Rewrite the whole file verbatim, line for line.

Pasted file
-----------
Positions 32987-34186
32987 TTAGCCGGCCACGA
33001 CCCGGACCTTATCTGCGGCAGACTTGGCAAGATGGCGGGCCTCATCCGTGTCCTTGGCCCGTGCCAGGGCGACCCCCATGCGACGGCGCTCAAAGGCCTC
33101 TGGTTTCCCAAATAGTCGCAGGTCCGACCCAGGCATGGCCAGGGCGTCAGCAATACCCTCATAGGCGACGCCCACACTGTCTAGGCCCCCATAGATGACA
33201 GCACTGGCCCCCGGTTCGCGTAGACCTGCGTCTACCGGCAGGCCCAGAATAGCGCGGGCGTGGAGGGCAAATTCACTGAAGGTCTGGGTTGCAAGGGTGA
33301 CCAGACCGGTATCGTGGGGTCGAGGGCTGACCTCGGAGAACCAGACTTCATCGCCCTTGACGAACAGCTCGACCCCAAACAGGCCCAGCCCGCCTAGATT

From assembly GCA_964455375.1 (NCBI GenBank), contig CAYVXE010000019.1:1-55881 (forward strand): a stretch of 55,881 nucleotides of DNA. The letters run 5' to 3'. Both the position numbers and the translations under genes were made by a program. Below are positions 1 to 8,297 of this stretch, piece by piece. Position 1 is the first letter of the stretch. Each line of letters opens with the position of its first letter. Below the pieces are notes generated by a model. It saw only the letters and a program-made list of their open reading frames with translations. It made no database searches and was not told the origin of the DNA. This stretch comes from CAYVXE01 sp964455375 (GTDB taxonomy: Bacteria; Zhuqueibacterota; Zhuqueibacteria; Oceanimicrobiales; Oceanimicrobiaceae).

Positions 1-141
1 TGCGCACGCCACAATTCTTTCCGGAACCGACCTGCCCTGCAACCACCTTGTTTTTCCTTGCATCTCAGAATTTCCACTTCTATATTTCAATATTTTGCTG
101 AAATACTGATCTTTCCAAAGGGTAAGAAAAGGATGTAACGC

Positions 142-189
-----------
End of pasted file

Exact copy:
Positions 32987-34186
32987 TTAGCCGGCCACGA
33001 CCCGGACCTTATCTGCGGCAGACTTGGCAAGATGGCGGGCCTCATCCGTGTCCTTGGCCCGTGCCAGGGCGACCCCCATGCGACGGCGCTCAAAGGCCTC
33101 TGGTTTCCCAAATAGTCGCAGGTCCGACCCAGGCATGGCCAGGGCGTCAGCAATACCCTCATAGGCGACGCCCACACTGTCTAGGCCCCCATAGATGACA
33201 GCACTGGCCCCCGGTTCGCGTAGACCTGCGTCTACCGGCAGGCCCAGAATAGCGCGGGCGTGGAGGGCAAATTCACTGAAGGTCTGGGTTGCAAGGGTGA
33301 CCAGACCGGTATCGTGGGGTCGAGGGCTGACCTCGGAGAACCAGACTTCATCGCCCTTGACGAACAGCTCGACCCCAAACAGGCCCAGCCCGCCTAGATT

From assembly GCA_964455375.1 (NCBI GenBank), contig CAYVXE010000019.1:1-55881 (forward strand): a stretch of 55,881 nucleotides of DNA. The letters run 5' to 3'. Both the position numbers and the translations under genes were made by a program. Below are positions 1 to 8,297 of this stretch, piece by piece. Position 1 is the first letter of the stretch. Each line of letters opens with the position of its first letter. Below the pieces are notes generated by a model. It saw only the letters and a program-made list of their open reading frames with translations. It made no database searches and was not told the origin of the DNA. This stretch comes from CAYVXE01 sp964455375 (GTDB taxonomy: Bacteria; Zhuqueibacterota; Zhuqueibacteria; Oceanimicrobiales; Oceanimicrobiaceae).

Positions 1-141
1 TGCGCACGCCACAATTCTTTCCGGAACCGACCTGCCCTGCAACCACCTTGTTTTTCCTTGCATCTCAGAATTTCCACTTCTATATTTCAATATTTTGCTG
101 AAATACTGATCTTTCCAAAGGGTAAGAAAAGGATGTAACGC

Positions 142-189